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November 26, 2019

Humans released more CO2 in 2018 than ever before

Humans released more CO2 in 2018 than ever before

According to the annual Global Emissions Gap report, 55.3 gigatons of global CO2 were released into the atmosphere, up from 53.5 gigatons in 2017. The report also warns that global temperatures are set to rise approximately 3.2 degrees Celsius by 2100, offsetting catastrophic weather, including hotter, deadlier heatwaves and more frequent floods and drought. The United Nations report shows that the world leaders, who signed the Paris Climate Agreement in 2015, are a long way off limiting global warming by the end of the century to 1.5 degrees C, ideally, and no higher than 2 degrees C.

IZA World of Labor author Marie Connolly has looked at how climate change might affect people’s well-being and how they spend their time. “Research suggests rising temperatures will reduce time spent working and enjoying outdoor leisure, while increasing indoor leisure. The burden will fall disproportionately on workers in industries more exposed to heat and those who live in warmer regions, with the potential to increase existing patterns of inequalities. This is likely to trigger an adaptation, the scope and mechanisms of which are hard to predict, and will undoubtedly entail costs,” she notes in her article.

Inger Andersen, Executive Director of the UN Environment Programme (UNEP), has said that from 2030, 15 gigatons of CO2 would have to be cut each year, which is roughly the annual emissions of the EU, India, Russia and Japan combined. In order to reach the 1.5 degrees C target, efforts to reduce CO2 emissions would have to increase five-fold. 78% of the global greenhouse gas emissions come from the G20 – a group of 20 of the world’s biggest economies. According to John Christensen, director of UNEP DTU Partnership, an international climate research group, fast-growing developing countries are also responsible for the high emissions, but can’t be expected to lead the way in cutting emissions. “Industrialized countries must take the lead here,” he said.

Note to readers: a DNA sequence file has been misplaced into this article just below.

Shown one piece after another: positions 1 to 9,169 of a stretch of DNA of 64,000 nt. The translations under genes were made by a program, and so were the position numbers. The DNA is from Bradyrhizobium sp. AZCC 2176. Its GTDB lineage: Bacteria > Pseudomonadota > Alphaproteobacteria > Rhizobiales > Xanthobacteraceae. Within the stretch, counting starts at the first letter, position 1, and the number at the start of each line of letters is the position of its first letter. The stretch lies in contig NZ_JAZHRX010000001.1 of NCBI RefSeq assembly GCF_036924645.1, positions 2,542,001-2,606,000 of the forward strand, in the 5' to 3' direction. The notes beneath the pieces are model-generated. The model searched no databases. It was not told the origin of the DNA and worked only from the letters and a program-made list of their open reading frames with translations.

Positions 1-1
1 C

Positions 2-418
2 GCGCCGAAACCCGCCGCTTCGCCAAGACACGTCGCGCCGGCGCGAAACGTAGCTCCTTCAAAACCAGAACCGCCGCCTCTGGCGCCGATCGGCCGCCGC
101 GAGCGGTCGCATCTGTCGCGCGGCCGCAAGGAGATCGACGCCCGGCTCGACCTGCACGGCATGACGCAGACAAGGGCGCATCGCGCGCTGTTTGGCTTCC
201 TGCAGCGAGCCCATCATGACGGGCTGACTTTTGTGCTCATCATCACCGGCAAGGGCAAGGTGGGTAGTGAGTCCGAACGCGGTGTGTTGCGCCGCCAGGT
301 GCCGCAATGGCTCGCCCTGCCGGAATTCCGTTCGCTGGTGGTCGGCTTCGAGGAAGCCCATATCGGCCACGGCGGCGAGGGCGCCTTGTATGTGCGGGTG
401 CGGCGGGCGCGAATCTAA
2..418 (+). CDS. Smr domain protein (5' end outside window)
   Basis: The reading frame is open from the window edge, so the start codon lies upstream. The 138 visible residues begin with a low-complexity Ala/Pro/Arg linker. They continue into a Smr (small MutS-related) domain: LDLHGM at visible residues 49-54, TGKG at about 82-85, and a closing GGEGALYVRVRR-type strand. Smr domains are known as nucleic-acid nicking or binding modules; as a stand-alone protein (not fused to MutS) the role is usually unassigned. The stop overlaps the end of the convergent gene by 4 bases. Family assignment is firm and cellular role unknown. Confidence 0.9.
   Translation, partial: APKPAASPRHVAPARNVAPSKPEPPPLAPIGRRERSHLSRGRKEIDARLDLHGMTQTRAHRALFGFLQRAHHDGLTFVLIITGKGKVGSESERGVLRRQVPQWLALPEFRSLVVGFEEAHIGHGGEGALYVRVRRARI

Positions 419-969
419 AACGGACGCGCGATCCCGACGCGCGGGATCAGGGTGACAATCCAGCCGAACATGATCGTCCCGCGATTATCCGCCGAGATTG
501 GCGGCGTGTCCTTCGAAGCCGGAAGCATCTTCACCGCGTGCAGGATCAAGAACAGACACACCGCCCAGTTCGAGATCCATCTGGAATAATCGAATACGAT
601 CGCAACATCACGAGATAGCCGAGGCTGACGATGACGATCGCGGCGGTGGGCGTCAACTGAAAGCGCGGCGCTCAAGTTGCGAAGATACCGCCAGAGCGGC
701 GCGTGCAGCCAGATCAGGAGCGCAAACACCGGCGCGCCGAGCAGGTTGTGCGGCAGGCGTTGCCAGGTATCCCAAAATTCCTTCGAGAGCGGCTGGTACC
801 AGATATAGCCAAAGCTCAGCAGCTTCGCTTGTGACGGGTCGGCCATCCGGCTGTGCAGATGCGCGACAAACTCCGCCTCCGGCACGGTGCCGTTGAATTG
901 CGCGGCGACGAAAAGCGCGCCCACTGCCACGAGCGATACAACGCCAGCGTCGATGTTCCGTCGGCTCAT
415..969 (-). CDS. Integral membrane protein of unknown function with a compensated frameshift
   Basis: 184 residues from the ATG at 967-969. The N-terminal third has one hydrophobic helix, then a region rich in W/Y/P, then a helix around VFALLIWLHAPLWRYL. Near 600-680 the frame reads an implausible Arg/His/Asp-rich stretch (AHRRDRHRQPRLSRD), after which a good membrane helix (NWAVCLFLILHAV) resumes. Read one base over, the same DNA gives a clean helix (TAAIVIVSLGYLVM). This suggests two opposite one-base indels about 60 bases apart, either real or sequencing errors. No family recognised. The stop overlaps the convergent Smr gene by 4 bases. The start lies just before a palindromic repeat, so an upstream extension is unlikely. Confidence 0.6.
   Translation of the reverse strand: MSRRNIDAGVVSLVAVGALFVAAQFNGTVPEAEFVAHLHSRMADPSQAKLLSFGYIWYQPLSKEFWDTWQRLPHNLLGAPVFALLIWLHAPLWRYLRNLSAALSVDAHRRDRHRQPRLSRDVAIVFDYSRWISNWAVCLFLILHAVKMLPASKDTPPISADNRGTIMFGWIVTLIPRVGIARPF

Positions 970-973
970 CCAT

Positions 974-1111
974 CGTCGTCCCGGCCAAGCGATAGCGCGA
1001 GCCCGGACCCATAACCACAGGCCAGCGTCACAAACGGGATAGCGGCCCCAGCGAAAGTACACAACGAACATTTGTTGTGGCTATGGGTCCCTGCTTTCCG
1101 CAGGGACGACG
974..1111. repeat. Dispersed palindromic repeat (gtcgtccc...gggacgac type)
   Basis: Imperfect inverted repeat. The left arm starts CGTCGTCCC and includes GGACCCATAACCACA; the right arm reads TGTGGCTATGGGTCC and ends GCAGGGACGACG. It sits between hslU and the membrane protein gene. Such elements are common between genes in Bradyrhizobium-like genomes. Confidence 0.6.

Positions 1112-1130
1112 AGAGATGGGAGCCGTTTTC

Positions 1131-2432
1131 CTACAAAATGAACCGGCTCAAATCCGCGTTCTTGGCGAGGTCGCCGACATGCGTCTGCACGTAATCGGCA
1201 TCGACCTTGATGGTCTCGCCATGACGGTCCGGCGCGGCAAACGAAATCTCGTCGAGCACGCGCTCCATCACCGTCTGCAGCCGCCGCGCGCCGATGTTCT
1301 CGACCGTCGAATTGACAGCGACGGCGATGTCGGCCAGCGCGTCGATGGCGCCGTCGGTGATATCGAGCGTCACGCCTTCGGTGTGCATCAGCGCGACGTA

According to Christensen, a balance must be struck between having greater ambitions and implementing them faster, in order to reduce emissions. According to him: “Energy and transport will be the most important areas.” The report notes that the price of solar energy has improved and it can now compete with coal on cost which is a fast and cost-effective way to reduce emissions. “[F]undamental changes in values, norms, consumer culture and worldviews are inevitable parts of the great sustainability transformation,” the report concludes.

Read Marie Connolly’s article Climate change and the allocation of time.

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